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Swearing Is Linked to Having an Extensive Vocabulary, According to Research

Kristen Stewart rude finger

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We’re warned from day one that swearing is bad, but it turns out it’s actually quite a good thing to be profanity proficient. No, we’re not just cursing connoisseurs trying to get away with inappropriate language. There’s actually a study that proves the link between swearing and an extensive vocabulary, meaning all those walking thesauruses are probably big ol’ foul mouths too.

That might sound odd to you considering that swear words seem like an easier option than, you know, tame in-the-dictionary words, but research recently published in the Language of Sciences journal (Via Cosmpolitan) says otherwise.

In what we’re sure would’ve been a fun experiment, subjects were asked to say as many swear words that they could think of in 60 seconds. They were then set a non-swearing task, like listing animal names, to complete in the same amount of time.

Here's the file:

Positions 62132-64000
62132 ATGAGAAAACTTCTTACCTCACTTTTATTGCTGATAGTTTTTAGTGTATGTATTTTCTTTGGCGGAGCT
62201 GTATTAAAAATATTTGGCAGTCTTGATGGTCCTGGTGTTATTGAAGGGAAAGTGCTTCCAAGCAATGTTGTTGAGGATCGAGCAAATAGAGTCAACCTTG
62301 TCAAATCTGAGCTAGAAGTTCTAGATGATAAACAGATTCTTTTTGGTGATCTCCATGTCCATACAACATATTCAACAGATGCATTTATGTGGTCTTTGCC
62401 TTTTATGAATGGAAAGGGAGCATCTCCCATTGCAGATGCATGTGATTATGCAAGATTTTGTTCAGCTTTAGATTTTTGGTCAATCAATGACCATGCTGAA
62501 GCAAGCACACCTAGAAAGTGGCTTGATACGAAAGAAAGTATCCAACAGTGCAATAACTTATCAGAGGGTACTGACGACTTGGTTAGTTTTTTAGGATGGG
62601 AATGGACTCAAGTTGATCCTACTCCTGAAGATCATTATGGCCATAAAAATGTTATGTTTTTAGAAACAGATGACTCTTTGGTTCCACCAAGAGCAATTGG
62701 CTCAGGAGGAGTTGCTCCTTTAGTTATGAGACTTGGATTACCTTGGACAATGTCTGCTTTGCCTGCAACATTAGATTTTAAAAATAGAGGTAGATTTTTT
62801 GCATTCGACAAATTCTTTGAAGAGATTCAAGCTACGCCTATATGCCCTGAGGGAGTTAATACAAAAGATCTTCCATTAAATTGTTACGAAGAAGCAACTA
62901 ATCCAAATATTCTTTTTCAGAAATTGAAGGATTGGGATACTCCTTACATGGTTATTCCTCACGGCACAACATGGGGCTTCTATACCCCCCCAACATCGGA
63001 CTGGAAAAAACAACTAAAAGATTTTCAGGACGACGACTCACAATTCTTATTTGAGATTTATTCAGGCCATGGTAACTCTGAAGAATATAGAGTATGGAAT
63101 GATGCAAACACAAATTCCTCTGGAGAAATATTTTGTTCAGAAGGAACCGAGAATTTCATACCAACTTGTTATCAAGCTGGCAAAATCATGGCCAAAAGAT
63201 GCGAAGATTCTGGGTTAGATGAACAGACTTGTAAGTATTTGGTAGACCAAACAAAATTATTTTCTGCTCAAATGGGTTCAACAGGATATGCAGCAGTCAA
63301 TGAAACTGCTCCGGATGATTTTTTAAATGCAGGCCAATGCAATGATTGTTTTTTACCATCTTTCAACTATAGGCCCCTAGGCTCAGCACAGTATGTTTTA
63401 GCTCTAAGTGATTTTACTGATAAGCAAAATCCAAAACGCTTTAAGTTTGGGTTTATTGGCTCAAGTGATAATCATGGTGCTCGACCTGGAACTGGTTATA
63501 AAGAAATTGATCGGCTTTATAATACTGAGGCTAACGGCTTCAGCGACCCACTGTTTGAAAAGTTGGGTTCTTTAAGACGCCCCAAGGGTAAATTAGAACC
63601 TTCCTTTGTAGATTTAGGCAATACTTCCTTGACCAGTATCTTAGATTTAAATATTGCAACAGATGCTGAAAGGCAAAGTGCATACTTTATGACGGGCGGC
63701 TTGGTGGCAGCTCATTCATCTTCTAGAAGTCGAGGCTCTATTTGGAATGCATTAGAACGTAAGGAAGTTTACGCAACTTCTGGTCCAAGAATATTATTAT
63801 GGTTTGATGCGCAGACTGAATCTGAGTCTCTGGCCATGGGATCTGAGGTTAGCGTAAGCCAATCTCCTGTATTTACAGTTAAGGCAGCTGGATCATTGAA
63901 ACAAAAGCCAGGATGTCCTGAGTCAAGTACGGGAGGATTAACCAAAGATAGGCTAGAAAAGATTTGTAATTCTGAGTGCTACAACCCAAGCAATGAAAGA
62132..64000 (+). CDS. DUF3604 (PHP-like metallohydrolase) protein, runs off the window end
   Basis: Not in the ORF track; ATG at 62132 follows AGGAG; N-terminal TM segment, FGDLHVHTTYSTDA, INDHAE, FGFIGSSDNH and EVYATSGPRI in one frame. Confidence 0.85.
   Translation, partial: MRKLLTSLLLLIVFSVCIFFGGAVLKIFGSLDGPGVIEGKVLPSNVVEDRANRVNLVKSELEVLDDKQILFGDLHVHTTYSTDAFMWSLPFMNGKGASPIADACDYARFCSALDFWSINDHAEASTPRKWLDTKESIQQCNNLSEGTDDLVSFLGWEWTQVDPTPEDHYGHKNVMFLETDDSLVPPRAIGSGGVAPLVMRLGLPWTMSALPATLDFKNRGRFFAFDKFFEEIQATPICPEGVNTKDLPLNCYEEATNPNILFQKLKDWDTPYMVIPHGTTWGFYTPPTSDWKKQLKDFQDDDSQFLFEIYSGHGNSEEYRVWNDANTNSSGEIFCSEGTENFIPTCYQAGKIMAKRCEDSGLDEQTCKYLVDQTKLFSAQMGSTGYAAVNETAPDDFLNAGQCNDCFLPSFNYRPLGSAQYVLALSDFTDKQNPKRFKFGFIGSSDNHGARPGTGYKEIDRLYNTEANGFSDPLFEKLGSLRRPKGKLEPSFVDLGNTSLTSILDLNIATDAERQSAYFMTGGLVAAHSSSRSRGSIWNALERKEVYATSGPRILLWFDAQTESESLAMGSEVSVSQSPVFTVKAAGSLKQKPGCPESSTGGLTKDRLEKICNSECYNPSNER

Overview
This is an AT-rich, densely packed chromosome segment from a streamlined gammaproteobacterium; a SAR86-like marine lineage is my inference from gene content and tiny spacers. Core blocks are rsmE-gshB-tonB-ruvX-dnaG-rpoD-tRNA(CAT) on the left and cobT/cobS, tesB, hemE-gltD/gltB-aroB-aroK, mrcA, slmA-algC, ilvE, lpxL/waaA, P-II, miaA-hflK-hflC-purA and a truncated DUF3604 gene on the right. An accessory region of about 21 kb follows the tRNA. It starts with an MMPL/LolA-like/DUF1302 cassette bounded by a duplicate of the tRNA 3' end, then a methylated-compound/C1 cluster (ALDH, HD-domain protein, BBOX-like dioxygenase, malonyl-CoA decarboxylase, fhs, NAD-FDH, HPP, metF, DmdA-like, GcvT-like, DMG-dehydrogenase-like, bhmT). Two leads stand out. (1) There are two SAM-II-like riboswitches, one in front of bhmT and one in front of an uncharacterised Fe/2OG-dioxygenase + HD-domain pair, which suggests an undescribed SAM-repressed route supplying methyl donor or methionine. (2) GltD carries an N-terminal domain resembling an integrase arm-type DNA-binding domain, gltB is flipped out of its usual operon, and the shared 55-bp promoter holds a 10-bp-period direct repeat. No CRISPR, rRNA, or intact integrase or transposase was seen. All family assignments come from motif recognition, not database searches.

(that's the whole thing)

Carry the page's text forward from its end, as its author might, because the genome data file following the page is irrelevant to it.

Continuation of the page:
Samantha Jones gif

The people who gave the most swear words also produced the most amount of words in non-swearing tasks, with psychologists believing that a fluency in cursing is linked to an overall verbal fluency. 

“Unfortunately, when it comes to taboo language, it is a common assumption that people who swear frequently are lazy, do not have an adequate vocabulary, lack education, or simply cannot control themselves,” the study read. 

Khloe Kardashian

“The overall finding of this set of studies, that taboo fluency is positively correlated with other measures of verbal fluency, undermines the [typical] view of swearing. Speakers who use taboo words understand their general expressive content as well as nuanced distinctions that must be drawn to use slurs appropriately.”

Fudge!

[Cosmopolitan